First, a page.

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Reliable genomic evaluations across breeds and borders Sander de Roos CRV, the Netherlands.

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Presentation on theme: "Reliable genomic evaluations across breeds and borders Sander de Roos CRV, the Netherlands."— Presentation transcript:

1 Reliable genomic evaluations across breeds and borders Sander de Roos CRV, the Netherlands

2 Reliable Genomic Estimated Breeding Values (GEBVs) We all want more reliable GEBVs –more accurate selection –use young bulls with confidence REL (GEBV) ~ N * h 2 –N = size of reference population –h 2 = heritability of phenotypes Daetwyler et al Goddard 2009

3 Goddard & Hayes 2009

4 Reliable GEBVs International exchange –higher N –but h 2 is lower (r G < 1) e.g. EuroGenomics (N = 4,000  N = 16,000) –udder depth+15 % Reliability –somatic cell+11 % –fertility +7 % –protein yield +6 % Lund et al. 2011

5 What else can we do? Cows Other breeds Aim = outline the opportunities & challenges

6 Why use cows? Increase reference (ref.) population –100,000 ref. cows  24,000 ref. bulls (h 2 = 0.2) Unlimited numbers Small breeds New countries or environments (GxE) New traits Selection of females

7 Costs Cost for genotyping € 40 –100,000 cows x € 40 (BovineLD) = € 4,000,000 Commercial value to farmer € 10 – 30 –select best heifer calves –beef / conventional / sexed / flush –Highest Return On Investment (ROI) when selection intensity is high De Roos 2011 Pryce & Hayes 2012 Dassonneville 2012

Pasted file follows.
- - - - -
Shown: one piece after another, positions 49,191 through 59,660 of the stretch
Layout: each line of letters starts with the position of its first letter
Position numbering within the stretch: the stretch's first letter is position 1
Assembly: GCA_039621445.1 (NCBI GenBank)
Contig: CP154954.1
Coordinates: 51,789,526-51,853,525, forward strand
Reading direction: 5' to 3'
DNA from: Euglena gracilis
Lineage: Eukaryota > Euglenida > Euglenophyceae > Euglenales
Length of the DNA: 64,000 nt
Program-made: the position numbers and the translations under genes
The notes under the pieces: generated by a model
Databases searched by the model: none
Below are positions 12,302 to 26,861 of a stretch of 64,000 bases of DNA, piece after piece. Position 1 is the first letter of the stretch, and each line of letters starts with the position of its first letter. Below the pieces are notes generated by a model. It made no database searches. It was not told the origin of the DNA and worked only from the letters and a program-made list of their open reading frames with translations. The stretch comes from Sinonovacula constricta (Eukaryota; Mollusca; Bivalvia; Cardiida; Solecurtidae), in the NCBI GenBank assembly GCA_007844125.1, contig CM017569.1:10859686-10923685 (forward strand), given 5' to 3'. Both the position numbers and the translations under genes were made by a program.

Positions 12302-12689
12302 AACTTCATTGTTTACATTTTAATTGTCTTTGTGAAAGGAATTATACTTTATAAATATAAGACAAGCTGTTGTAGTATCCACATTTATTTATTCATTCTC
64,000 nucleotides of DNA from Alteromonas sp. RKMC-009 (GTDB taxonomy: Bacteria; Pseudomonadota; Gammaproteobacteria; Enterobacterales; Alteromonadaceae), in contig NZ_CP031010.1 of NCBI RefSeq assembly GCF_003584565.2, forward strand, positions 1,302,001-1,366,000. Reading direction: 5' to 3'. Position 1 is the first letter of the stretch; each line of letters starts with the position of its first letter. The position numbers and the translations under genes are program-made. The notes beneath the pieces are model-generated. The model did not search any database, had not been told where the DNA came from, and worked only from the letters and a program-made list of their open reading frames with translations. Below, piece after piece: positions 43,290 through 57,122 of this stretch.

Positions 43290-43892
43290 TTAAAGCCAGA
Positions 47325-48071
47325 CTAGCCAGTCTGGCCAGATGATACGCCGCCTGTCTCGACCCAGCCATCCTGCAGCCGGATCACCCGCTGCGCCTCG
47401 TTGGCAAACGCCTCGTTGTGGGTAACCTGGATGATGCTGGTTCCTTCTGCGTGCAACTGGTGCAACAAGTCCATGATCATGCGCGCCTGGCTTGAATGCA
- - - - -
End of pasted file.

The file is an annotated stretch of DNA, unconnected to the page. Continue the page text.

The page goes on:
8 Bias GEBV = conventional EBV + genomic info –bias due to preferential treatment –bias due to selective genotyping Strategies –adjust cow phenotypes Wiggans et al. 2011; 2012 –omit cow phenotypes –use only complete herds

9 CRV reference herds Herds with excellent recording –milk production, conformation, fertility, … –claw health, milk composition, (health treatment) Genotype all females –farmer pays € 15 for calves, € 0 for cows Now : 20 herds, 4,000 females Aim : 600 herds, 120,000 females

10 Why use other breeds? Predict GEBVs of crossbreds –crossbreds exhibit more genetic variation –e.g. Holstein production + Jersey fertility Use crossbreds in ref. population Use breed A to improve GEBVs of breed B –exploiting (SNPs very close to) causal mutations

11 Crossbreds Crossbreds have large chromosome segments from purebred ancestors –SNPs trace inheritance across generations F0 F1 F2

12 Crossbreds Crossbreds have large chromosome segments from purebred ancestors –SNPs trace inheritance across generations Phenotypes of crossbreds are useful –estimate effect of ancestral chromosome segment GEBVs of crossbreds –sum of effects of ancestral chromosome segments

13 Use breed A to predict in breed B QTL must exist in both breeds –requires whole genome sequence, or –BovineHD (777K), for SNP-QTL phase to persist Individual QTL have very small effects –requires extremely large ref. population and Bayesian modeling to distinguish QTL from noise Maybe some medium QTL can be captured

14 Examples New Zealand Holstein & Jersey Harris et al –accurate GEBVs for crossbreds Nordic Red Breeds Brøndum et al –+7% Rel. multi-breed vs. single-breed Australian Holstein & Jersey Erbe et al –+4% Rel. in Jersey by adding Holstein ref. bulls –+0% Rel. in Holstein by adding Jersey ref. bulls

15 Computation Assume 160,000 ref. animals, 777,000 SNPs –8x more animals, 15x more SNPs = 120x more –3 years computing Also consider imputation from LD to HD Also consider whole genome sequence

16 Conclusions Cows attractive to expand ref. population –higher rel., new traits, new breeds, new countries –costs still too high for large scale uptake –potential biases needs to addressed Multi-breed ref. population –straightforward in crossbred populations –many animals x dense SNPs in Bayesian modeling –computationally challenging


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